by Anthony Esolen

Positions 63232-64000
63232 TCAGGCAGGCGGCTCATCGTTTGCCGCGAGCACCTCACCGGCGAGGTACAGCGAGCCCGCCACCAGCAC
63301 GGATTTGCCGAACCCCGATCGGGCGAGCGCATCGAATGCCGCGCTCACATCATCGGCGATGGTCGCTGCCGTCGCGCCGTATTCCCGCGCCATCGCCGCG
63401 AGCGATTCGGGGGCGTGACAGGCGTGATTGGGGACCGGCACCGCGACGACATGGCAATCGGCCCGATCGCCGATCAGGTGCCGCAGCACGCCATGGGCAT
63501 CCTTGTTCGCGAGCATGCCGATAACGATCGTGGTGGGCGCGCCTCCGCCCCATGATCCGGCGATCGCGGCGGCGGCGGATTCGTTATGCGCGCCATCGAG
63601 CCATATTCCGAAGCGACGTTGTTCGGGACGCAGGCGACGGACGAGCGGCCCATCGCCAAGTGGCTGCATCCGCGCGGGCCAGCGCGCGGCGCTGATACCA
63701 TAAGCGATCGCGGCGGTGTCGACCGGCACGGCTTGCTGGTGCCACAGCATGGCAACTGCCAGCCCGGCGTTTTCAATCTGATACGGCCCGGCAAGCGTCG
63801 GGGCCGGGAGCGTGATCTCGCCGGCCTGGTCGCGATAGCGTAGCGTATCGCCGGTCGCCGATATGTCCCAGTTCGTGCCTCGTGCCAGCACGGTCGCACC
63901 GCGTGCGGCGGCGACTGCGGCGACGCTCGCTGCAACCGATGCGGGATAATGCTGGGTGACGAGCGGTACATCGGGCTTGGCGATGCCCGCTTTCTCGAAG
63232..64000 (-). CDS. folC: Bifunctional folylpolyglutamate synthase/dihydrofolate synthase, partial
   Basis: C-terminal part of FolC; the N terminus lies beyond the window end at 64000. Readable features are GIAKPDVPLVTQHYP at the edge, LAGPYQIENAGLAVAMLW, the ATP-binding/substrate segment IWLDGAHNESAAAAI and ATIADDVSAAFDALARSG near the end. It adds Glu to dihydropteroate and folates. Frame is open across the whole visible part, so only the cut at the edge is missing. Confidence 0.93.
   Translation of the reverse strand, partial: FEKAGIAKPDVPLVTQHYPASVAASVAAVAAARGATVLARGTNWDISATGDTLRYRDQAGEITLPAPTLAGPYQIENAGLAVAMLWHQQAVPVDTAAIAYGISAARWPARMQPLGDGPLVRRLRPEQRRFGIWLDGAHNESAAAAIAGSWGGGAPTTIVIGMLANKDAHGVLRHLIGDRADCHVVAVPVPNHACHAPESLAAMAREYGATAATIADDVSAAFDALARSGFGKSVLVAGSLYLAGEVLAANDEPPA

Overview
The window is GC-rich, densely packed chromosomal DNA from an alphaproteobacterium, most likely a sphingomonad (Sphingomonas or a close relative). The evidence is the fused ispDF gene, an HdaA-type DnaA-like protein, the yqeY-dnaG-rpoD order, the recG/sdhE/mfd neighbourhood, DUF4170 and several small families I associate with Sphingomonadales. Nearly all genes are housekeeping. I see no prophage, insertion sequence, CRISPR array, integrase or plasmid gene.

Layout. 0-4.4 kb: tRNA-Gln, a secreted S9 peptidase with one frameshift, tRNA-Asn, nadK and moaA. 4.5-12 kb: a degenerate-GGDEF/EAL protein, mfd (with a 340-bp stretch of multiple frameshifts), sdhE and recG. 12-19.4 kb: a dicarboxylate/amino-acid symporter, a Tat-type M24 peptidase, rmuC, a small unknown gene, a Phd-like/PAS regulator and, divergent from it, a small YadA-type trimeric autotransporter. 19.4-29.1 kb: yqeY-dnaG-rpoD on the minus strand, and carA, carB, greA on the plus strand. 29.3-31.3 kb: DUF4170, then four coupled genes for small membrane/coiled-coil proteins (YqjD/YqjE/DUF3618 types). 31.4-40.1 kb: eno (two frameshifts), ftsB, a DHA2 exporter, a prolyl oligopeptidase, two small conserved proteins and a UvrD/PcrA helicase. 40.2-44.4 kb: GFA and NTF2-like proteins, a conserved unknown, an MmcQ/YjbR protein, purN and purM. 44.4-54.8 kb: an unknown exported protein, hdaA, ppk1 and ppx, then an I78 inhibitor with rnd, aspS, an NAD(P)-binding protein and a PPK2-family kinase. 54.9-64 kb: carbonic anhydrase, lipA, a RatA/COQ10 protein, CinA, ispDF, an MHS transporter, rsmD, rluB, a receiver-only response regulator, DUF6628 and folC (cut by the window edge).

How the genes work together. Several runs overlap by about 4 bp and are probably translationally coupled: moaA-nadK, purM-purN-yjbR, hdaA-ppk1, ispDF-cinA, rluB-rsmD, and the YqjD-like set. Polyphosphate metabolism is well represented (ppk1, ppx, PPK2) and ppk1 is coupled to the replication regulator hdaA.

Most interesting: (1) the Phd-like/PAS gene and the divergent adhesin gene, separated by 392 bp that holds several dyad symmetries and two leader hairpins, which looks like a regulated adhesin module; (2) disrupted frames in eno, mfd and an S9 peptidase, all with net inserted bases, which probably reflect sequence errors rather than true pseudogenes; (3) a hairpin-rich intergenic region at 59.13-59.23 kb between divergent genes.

Why, I wonder, do boys these days get no love? What have they done to deserve their treatment at our hands? Recently, a boy competing for his high school in the Iowa state wrestling tournament chose to forfeit his initial match rather than wrestle against a girl. He spoke about his decision with an admirable reserve and good sense, saying that wrestling could be a violent sport, and that in this case he had to follow his conscience and his faith. He believed, in other words, exactly what in almost any other circumstances he would be taught as an absolute rule, and that is that a man is not to raise his hand in anger against a woman, and that he is not to touch a woman who is not his wife in the way that wrestling makes necessary -- grabbing under the legs, pressing chest to chest, and worse.And there are other considerations, harder to talk about, but ones that should have occurred to sensible people -- should have, that is, if there were the slightest thought for the feelings of the boy in question. The boy would have been peculiarly vulnerable. The wrestling suit is skin tight. What if he should be aroused? What if he should hesitate to use certain holds, out of embarrassment -- an embarrassment, I might add, which is natural and to be respected? Nor is the girl in exactly the same situation. She can only win, and he can only lose. If she loses and he wins, well, that is only what is "supposed" to happen, given that even before they grow tall and broad shouldered, boys are still usually stronger than girls. But if she wins, her name will be on all the sports pages across the state, as well as his.
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